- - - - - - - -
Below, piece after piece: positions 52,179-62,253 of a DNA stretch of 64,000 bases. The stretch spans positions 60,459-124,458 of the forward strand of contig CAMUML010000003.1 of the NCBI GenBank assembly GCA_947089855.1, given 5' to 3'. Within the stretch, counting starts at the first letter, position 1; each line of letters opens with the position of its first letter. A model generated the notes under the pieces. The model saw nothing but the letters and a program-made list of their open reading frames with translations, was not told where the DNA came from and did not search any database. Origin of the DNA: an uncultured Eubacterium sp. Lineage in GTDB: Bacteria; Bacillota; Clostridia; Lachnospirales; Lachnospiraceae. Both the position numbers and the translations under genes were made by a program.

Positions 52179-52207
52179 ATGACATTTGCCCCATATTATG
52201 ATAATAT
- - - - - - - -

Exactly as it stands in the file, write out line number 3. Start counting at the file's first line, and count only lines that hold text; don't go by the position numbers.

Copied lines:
52179 ATGACATTTGCCCCATATTATG